Last bit - my partner had to work late her first couple days in the house so she spent most of her time with me. Now I'm afraid we might have bonded a little too much. She follows me around constantly and will abandon him if I leave the room. She cries when I leave for work in the morning. I think she even gets jealous if I spend too much time on the computer. I take it that she's adopted me as her "mama" which is sweet and all, but it's also a little annoying to have a constant shadow. Is this something she'll grow out of, or should I arrange to have her spend more time alone with my partner?
posted by web-goddess to Pets & Animals (44 answers total) 2 users marked this as a favorite
Keep your eyes open for sharp objects, and make sure you keep any chemicals used for cleaning (or otherwise) in a secured cabinet. I would assume so far you have done this.

Seriously, its a an adorable little kitten. Adjustment to make it part of your family is happening as you read this. If the cat doesn't like a particular member then there may be a real reason, or it may be the cat doesnt like the way he or she smells.

Unless you want to punish the kitten for going to the bathroom on your carpet, keeping it in a room where the bathroom is will teach it (at least from my knowledge) without getting out the spraybottle.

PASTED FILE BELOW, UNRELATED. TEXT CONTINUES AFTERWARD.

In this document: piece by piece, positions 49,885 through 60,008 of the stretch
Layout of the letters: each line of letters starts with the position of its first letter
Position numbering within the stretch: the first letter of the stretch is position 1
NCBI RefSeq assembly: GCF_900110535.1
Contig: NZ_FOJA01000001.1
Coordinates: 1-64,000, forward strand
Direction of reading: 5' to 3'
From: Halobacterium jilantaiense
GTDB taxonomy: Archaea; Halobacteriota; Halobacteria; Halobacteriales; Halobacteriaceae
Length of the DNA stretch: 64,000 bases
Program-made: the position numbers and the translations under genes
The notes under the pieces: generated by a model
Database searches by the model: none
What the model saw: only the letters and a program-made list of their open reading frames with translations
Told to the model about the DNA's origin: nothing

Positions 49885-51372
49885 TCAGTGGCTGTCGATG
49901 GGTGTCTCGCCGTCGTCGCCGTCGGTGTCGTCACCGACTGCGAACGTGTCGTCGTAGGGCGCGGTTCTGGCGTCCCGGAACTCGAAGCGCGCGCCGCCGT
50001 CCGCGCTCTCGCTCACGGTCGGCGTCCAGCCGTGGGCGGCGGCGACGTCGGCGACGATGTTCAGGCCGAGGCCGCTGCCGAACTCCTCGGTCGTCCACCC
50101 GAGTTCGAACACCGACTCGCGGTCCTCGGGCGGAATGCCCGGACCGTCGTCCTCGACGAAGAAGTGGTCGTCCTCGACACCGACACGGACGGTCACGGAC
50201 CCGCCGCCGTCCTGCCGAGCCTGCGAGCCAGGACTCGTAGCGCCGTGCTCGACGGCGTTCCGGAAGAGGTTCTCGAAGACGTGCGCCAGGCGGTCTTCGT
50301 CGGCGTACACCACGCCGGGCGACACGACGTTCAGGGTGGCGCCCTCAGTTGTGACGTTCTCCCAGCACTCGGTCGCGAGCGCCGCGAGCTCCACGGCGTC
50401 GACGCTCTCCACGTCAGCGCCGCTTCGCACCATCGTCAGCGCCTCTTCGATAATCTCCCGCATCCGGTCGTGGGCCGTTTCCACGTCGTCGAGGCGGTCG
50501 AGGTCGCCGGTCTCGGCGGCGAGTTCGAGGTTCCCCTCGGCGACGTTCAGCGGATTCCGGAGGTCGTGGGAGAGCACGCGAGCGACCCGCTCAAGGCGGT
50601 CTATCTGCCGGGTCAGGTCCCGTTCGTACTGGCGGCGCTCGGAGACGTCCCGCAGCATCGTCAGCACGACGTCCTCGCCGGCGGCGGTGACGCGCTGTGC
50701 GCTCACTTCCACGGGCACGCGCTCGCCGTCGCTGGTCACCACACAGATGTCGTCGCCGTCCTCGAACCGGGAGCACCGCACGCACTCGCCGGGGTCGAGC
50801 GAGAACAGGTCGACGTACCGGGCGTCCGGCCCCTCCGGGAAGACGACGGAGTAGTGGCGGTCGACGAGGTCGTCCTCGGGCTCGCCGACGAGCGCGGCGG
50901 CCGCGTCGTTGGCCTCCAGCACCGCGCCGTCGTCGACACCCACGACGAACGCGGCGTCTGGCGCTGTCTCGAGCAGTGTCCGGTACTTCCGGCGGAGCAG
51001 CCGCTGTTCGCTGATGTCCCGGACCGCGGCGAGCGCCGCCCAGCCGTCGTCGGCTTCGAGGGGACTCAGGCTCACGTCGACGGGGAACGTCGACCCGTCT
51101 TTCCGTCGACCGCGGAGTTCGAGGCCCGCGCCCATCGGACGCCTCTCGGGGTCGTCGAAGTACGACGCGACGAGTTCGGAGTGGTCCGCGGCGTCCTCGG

posted by Keyser Soze at 7:57 PM on March 16, 2004

if possible, make sure to keep her nails clipped. i've heard horror stories of cats who have, while owners were away for a period of time, climbed curtains and then been caught from a height due to not being able to unhook their claws from the fabric.

it probably goes without saying, but don't give your cat chocolate. and if you have a laundry chute, make sure the cat can't get into it--the narrow dimension and relatively fast fall means it's hard for a cat to right itself in time before reaching the bottom.
posted by ifjuly at 8:27 PM on March 16, 2004

1. Give it love.
2. Make rules and enforce them. (like not getting on the cabinets)